There are three Monarchs who lived and breathed the 2019 football season.
Jayce “Jboy” Jay-Pedro, Brayden Faurot and Kahiau Young are seniors now, key contributors to Damien’s defense. Jay-Pedro and Faurot are defensive ends; Young is a standout linebacker. With a resilient group of 30 players, many of the Monarchs are prepared to play nearly every down.
“Oh yeah, we love it. That’s Damien ever since I came here freshman year,” Jay-Pedro said. “Everybody plays both ways. Everybody plays special teams. You barely come off the field.”
Damien’s 8-3 season included a 6-2 run in Division I interleague play. It began with a non-league 38-31 overtime win at Lahainaluna. But two of those losses were to rival ‘Iolani, including a 21-14 loss in the ILH title game.
The postponement and eventual cancellation of the 2020 football season means Friday’s battle at ‘Iolani will be the first official game in nearly two years.
“I’m just grateful that we even get an opportunity to play this year. Even though it’s only four (other) teams, we’re blessed to be on the field and compete. The OIA won’t get a chance to play until September or October,” Jay-Pedro said. “We’ll be on the bus and leave our school at 12 o’clock.”
Much is the same, from the underdog status to a winning culture. But the seniors and their teammates are entering a new era of Damien football under first-year head coach Anthony “Bones” Tuitele.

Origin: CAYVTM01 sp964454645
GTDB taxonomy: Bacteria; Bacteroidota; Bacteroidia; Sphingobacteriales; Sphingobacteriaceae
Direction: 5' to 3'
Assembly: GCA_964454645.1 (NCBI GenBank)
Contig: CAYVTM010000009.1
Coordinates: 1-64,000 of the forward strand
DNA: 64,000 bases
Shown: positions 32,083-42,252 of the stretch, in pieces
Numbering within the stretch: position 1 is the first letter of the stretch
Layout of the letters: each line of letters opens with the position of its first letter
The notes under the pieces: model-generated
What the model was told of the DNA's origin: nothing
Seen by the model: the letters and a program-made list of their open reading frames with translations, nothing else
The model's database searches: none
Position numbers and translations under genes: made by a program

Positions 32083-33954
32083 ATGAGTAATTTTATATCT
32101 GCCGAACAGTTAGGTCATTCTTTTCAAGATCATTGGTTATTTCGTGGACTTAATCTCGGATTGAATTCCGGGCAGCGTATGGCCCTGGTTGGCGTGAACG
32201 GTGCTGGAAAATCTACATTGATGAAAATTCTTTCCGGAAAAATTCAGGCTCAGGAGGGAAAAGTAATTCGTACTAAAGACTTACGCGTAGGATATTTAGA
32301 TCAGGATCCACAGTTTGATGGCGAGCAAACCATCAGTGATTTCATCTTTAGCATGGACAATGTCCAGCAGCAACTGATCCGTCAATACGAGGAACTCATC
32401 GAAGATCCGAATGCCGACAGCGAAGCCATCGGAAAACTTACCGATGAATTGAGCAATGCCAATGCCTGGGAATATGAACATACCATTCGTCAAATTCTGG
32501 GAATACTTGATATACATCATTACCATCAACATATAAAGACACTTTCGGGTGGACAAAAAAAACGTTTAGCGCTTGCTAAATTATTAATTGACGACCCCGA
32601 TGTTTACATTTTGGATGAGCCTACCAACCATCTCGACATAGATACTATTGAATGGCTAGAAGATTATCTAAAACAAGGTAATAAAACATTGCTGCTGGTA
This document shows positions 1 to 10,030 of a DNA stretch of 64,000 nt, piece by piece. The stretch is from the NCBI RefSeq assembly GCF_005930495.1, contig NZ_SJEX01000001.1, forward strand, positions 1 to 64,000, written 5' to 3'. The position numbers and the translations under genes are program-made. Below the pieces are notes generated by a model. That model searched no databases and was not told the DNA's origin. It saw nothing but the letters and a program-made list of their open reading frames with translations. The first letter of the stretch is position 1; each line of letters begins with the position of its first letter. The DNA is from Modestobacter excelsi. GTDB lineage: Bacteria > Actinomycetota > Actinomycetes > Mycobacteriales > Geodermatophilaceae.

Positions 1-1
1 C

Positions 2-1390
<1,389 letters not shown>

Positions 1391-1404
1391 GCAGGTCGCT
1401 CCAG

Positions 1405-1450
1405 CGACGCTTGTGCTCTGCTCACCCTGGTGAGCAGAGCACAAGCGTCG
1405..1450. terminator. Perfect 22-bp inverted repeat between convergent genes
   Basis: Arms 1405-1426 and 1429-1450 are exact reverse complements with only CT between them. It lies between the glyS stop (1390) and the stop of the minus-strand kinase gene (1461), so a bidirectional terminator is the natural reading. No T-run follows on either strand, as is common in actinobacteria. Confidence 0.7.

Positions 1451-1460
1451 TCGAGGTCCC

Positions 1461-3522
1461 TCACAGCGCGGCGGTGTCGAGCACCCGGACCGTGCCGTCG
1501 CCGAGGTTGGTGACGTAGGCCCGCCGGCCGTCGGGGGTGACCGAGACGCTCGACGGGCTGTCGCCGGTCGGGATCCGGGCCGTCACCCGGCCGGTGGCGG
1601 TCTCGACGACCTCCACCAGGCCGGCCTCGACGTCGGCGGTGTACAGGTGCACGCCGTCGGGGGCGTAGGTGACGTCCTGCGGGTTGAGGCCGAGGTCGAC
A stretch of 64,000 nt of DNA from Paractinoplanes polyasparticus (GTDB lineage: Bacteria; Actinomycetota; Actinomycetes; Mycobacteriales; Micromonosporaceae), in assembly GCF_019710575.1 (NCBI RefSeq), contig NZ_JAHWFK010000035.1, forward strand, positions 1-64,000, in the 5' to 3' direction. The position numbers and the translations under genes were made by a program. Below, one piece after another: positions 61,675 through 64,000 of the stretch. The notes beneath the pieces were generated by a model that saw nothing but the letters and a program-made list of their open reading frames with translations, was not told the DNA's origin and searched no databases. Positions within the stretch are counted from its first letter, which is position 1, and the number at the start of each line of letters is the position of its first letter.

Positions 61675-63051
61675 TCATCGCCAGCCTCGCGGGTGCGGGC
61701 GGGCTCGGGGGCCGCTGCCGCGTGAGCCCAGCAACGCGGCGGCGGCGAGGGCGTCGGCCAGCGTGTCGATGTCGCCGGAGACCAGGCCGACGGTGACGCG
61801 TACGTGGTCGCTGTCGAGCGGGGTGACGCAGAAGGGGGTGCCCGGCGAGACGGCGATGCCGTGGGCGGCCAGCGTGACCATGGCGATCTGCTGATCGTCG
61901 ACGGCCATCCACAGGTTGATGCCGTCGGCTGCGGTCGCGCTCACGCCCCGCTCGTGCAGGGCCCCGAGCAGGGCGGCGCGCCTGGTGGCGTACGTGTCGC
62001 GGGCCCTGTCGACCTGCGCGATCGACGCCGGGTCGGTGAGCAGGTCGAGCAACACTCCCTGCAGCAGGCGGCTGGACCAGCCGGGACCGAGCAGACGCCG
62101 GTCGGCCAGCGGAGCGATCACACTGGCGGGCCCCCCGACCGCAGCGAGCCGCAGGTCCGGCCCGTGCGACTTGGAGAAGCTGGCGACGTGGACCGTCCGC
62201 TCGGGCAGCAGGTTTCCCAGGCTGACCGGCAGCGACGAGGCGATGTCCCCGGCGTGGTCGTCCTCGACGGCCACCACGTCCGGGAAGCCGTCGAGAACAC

“We just have to continue to work hard and listen to coach Bones. I know it’s going to be hard for everyone adjusting after Coach Eddie (Klaneski). Coach Bones knows a lot and he knows what’s best for us. Once we follow his move, we’ll be all right,” Jay-Pedro said. “When everyone gets in shape and knows their roles, we’ll be solid.”
Klaneski was 47-43 (.522) in nine seasons at the helm, the only football coach in school history with a winning record.
Coach Tuitele, a 2009 graduate of Damien, played safety at Culver-Stockton College (Missouri). Tuitele is a physical education teacher at Damien. He spent four seasons as an assistant coach under Klaneski, coaching different positions, handling practice and game plans. The first question he gets, though, is usually about the nickname.
“That was from my dad (Tony). Growing up, I was very, very skinny and to this day everybody calls me Bones,” said Tuitele, 30.
The mindset of Monarch football hasn’t changed since he was a player.
“We just need everyone to be healthy. It’s old school football. Iron man football. We have a lot of young freshmen on the intermediate, so hopefully after their season is done, they can come up. There were a lot of boys who were iffy about coming out and playing. I’m not a guy who will force guys to play. I’ll ask and ask and ask, but if you don’t have the passion, then you’ll lose interest,” Tuitele said.
Seniors like Jay-Pedro, Faurot and Young have always embraced their double duties.
“I told the seniors, ‘You have double film. It shows coaches you can play anywhere and all four special teams.’ I would love to have this opportunity,” Tuitele said.
Opportunities to play are great on Houghtailing Street. Sophomore Jensen Tanele is getting his shot at quarterback.